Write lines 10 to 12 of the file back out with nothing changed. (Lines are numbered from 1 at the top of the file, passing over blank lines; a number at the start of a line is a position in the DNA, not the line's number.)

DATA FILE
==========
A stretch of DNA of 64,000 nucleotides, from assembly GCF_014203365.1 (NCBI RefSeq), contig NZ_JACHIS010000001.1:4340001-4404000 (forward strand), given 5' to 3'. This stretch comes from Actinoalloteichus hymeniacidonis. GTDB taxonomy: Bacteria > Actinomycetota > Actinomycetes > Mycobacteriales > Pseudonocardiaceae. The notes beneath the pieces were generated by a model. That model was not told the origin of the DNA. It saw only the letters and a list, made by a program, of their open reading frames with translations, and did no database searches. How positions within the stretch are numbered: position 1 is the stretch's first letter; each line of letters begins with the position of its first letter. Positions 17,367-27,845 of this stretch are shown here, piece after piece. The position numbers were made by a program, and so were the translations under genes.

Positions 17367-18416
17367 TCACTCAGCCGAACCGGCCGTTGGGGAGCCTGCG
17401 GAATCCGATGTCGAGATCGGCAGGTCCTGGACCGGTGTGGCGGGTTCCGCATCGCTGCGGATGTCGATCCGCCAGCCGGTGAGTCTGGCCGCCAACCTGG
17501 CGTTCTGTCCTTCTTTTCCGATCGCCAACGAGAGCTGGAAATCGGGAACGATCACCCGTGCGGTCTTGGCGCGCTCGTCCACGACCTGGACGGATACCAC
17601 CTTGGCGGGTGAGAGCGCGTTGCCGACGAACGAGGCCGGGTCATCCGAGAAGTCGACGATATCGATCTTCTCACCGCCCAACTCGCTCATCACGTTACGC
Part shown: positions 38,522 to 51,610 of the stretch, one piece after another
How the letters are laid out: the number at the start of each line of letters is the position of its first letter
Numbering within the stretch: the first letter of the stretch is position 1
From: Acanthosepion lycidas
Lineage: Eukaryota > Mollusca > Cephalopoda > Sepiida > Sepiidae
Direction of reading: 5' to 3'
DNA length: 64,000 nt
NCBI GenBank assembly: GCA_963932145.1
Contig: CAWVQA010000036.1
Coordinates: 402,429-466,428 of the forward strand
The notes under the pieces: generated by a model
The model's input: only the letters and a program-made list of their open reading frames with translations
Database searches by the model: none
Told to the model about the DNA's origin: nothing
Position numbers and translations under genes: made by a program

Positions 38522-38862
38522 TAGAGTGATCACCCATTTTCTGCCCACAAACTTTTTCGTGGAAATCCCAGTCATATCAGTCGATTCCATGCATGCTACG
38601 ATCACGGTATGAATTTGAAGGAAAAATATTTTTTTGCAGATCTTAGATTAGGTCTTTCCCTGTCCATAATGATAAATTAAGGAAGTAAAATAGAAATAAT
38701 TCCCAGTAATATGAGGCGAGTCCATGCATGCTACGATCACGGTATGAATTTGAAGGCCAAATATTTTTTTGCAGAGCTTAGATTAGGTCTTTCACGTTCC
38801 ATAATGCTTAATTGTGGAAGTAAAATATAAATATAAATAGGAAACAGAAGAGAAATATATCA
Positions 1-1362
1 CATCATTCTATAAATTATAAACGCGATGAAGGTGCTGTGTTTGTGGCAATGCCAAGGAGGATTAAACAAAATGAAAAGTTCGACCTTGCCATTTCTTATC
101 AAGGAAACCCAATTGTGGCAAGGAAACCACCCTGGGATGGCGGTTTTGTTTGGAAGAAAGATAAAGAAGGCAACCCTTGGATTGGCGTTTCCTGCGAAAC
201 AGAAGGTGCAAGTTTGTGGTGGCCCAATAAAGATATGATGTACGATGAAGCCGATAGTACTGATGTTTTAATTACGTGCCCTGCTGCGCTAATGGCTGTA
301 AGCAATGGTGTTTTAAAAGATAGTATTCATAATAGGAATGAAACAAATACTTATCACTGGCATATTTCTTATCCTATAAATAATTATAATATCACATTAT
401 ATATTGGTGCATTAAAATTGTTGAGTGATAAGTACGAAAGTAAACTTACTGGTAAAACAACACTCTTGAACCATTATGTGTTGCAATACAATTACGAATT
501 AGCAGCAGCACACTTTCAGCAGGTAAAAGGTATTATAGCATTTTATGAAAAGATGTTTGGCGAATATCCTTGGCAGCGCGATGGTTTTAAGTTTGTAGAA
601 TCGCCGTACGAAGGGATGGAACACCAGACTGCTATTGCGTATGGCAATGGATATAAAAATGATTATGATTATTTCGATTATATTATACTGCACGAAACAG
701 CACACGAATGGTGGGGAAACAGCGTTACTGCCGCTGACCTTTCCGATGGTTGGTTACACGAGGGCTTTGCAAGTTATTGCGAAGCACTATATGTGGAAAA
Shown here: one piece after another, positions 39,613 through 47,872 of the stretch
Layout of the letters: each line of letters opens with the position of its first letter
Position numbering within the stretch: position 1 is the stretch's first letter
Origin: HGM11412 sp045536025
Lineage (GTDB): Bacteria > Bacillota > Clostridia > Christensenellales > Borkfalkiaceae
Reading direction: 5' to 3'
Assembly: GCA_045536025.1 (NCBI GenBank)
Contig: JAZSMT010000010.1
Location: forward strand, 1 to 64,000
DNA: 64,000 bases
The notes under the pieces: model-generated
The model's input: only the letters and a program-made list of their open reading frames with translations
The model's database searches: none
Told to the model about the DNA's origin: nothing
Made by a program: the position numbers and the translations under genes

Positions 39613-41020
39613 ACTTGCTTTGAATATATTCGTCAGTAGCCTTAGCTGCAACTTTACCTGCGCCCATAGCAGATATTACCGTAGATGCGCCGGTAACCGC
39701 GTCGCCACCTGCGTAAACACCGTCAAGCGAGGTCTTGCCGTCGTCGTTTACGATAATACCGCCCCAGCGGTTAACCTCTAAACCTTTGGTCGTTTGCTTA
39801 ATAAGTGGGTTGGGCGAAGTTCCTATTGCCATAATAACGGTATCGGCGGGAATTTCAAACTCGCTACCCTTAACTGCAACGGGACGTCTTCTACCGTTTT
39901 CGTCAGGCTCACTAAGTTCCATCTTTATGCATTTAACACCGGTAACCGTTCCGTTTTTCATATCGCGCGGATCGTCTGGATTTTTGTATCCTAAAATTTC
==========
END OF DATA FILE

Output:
From: Acanthosepion lycidas
Lineage: Eukaryota > Mollusca > Cephalopoda > Sepiida > Sepiidae
Direction of reading: 5' to 3'